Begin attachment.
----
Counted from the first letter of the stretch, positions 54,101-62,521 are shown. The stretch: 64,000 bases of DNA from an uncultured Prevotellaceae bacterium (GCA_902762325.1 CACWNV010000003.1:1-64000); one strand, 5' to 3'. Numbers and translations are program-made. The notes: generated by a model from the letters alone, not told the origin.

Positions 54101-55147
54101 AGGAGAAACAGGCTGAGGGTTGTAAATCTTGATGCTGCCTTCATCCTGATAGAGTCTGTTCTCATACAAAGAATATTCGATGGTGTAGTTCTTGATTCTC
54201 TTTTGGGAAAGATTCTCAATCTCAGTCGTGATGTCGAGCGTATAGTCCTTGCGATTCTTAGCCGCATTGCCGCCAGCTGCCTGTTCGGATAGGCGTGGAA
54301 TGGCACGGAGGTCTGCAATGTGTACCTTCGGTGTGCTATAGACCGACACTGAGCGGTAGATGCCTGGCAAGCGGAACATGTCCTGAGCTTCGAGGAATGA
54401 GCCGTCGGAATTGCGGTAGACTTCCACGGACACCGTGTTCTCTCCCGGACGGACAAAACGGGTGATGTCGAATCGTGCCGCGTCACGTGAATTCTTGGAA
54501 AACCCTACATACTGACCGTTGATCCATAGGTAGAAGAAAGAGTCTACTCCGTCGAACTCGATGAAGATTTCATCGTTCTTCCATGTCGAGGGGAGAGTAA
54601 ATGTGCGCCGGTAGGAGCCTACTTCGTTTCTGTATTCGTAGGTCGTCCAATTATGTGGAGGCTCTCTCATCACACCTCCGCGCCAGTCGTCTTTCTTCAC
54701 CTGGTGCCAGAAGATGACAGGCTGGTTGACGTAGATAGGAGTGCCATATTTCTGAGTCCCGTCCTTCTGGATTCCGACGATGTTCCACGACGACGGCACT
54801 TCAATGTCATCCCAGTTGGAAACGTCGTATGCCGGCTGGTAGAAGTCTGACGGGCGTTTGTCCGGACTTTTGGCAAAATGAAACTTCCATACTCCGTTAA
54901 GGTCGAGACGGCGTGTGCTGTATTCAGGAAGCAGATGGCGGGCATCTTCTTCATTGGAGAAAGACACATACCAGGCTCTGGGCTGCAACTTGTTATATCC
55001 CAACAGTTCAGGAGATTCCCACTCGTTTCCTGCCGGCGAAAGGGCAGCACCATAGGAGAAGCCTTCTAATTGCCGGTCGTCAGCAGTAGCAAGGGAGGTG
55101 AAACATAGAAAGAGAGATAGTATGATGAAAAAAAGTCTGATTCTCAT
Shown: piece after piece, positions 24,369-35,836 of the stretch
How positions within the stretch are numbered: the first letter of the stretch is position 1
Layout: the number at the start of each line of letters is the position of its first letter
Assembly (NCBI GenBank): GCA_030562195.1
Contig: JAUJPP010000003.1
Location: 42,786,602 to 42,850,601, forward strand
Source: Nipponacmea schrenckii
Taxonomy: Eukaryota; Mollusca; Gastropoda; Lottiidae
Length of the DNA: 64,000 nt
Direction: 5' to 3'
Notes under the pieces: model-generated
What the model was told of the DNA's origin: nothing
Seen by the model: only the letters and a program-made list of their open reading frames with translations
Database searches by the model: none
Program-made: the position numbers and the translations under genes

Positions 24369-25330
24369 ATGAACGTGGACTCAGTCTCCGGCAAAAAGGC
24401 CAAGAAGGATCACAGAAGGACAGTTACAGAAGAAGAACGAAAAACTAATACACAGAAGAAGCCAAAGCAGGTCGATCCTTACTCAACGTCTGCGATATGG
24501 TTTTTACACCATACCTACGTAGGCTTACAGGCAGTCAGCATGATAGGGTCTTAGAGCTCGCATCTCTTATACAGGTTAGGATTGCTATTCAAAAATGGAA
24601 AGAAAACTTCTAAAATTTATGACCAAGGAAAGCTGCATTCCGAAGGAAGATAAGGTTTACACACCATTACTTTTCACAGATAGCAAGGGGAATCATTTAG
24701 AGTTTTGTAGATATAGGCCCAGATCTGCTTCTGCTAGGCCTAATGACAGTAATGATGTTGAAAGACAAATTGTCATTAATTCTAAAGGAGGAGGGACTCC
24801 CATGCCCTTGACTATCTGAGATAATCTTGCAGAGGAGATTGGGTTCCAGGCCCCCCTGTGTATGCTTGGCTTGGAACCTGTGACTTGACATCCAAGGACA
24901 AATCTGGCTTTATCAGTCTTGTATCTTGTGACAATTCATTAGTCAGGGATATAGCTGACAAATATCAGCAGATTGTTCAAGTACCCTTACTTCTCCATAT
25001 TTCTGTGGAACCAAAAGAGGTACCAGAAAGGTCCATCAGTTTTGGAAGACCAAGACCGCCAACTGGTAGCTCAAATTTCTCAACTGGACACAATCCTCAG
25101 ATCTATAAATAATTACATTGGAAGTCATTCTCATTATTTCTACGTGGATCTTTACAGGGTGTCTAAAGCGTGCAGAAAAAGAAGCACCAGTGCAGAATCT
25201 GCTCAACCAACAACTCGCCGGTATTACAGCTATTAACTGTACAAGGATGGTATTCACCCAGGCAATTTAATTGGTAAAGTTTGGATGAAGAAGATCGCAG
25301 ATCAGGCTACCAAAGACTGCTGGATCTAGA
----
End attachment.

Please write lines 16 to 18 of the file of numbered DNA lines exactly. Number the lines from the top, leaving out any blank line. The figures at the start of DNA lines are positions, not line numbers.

Layout: the number at the start of each line of letters is the position of its first letter
Assembly (NCBI GenBank): GCA_030562195.1
Contig: JAUJPP010000003.1